Different Types of Leather
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Leather production is an ancient human activity. As long ago as the fifth millennium BC the Sumerians were fashioning long dresses from cured animal skins; the ancient Egyptians made leather gloves and the Phoenicians used it to construct water pipes. Most leather today is a by-product of the meat industry and is taken from cows because of their availability, their size and the quality of the leather. Leather is also taken from a wide range of other animals such as pigs, sheep, deer, horses and kangaroos. More exotic leathers come from ostriches, alligators, snakes, frogs and a variety of fish.
Each type of leather will have a particular set of qualities, uses and appearance. The quality of leather produced from a specific animal is influenced by a range of factors. Some of these are to do with the conditions in which the animal lived: diet, nutrition and climate or exposure to disease, for example. Other factors which affect the quality of the leather come into play once the animal has been slaughtered, such as the tanning chemicals and the dyes and stains which have been used, as well as the shipping and handling methods.
A tanned cowhide can have a thickness of up to ten millimetres, but the full thickness of a hide is rarely used, except for belts. The uppermost surface of the hide is the side from which the hair has been removed. The inner layer is where the hide originally connected to the flesh. The fibre structure of the leather varies throughout the thickness of the hide, being tightest and densest at the upper layer and looser toward the lower side.
Full Grain Leather
Full Grain Leather is the top layer of the hide. It is treated with aniline dyes which are soluble and do not mask the hide’s natural surface. Sometimes a semi-aniline dye is used which will give the leather a thin protective top coat and prevent staining. The vertical fibres of this part of the leather make it the strongest and most durable part of the hide, it will not crack or peel, tear or puncture. The grain pattern is tight and consequently resistant to moisture. Part of the beauty of Full Grain leather is its unique appearance: every piece tells the story of the animal. All markings and irregularities are preserved: scars where the animal has brushed against a barbed wire fence or cactus, insect bites, even brand marks or wrinkles. As anyone who has owned Full Grain Leather will know, it becomes more beautiful with age, developing a rich patina as the years go by. It is the only type of leather which ages in this way. It is in short, the best leather that money can buy, which is why it is the main leather used by MAHI for the majority of our products.
Top Grain Leather
Rather confusingly, this is not the top layer of the hide but the second layer. The surface of the leather has been removed by sanding and buffing in order to remove the ‘imperfections’. This gives the leather a more uniform appearance but it also means that the leather is much less durable than Full Grain leather and that it will deteriorate much faster. Top Grain leather is the most commonly used leather for the production of quality goods because it is thinner, more pliable and less expensive than Full Grain. A variant of Top Grain leather is ‘Corrected’ leather. This is Top Grain leather which has gone through an extensive process of sanding, buffing, stamping and dyeing in order to achieve a uniform appearance in which all natural markings have been removed.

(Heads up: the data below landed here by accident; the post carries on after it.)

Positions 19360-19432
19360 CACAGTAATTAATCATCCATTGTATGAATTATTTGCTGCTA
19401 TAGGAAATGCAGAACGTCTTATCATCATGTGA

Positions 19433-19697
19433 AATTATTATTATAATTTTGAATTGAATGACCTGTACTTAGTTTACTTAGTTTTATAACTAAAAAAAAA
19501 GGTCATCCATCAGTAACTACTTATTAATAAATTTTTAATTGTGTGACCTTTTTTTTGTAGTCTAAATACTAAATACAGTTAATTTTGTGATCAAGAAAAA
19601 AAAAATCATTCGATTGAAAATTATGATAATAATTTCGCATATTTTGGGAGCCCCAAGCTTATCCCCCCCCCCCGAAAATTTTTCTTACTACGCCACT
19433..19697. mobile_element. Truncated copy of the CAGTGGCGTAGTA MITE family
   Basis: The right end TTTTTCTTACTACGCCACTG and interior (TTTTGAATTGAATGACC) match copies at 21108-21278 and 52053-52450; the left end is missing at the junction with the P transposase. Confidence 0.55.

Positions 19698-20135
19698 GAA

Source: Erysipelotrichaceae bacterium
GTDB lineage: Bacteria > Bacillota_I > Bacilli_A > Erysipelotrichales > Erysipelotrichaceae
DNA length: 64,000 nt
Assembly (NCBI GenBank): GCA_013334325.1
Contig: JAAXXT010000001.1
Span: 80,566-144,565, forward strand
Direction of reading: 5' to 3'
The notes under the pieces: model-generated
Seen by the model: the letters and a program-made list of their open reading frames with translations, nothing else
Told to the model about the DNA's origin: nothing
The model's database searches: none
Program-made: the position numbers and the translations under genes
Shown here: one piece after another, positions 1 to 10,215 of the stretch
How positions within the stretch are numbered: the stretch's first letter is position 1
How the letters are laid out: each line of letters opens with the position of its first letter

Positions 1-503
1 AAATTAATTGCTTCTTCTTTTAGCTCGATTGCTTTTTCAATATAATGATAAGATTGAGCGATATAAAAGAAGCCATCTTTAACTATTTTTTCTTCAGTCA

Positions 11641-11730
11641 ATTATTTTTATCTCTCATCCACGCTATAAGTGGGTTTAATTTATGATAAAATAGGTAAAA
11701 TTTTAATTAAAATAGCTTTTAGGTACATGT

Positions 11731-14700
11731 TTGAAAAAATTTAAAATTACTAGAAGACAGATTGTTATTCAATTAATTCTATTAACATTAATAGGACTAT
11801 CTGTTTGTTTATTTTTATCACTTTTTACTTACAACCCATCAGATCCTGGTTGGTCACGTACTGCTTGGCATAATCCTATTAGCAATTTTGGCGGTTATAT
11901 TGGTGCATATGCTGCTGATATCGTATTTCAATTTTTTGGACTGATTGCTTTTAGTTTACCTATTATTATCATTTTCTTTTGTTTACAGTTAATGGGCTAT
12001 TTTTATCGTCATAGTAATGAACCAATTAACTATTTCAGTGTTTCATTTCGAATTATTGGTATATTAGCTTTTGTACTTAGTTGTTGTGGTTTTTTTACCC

Originally made from the hide of deer or elk, Nubuck shoes were first made fashionable by the visit of the Duke of Windsor to America in the 1930s. Nubuck is Top Grain Leather which has not been processed but the surface has been brushed and polished so that the short protein fibres produce a velvet surface. Similar to suede, but more expensive, the lush surface will change shade when you run your hand over it. Stronger and thicker than suede it can be white or coloured and dyed. It has a rougher appearance than suede and may retain natural markings.
Suede is leather made from the inner layer of the hide, the side originally in contact with the flesh of the animal. The surface is sanded and buffed and the resulting leather is softer and more flexible than Nubuck, but not nearly as tough. Its absorbent surface makes it vulnerable to staining. We use this for some of our leather jackets.
Faux or Synthetic Leather
A by-product of the chemical industry, synthetic leathers have been in production since the 1940's. Produced under a wide range of brand names, synthetic leathers fall into two main groups: polyurethane (PU) and polyvinyl chloride (PVC, Vinyl).
Vinyl upholstery became a popular cheap option for car interiors and utility furniture such as might be found in hospitals or budget restaurants. Durable and easy to maintain, vinyl becomes sticky and unpleasant when in contact with human skin. Polyurethane fabric is softer, more flexible and to a certain extent more breathable, it can be printed to create a plausible visual imitation of leather although it is entirely different to the touch. It is more expensive than Vinyl but still considerably cheaper than leather.
New synthetic leathers have been created which mimic the chemical structure of real leather. It is claimed that these synthetic leathers are even stronger and more durable than real leather but their production is expensive and environmentally problematic. They are produced using petrochemicals which are both non-renewable and non-biodegradable. There are also concerns that the microfibres used in the production of these synthetic leathers are starting to enter the food chain. Items washed in washing machines are shedding non-degradable fibres which are subsequently finding their way into rivers and lakes.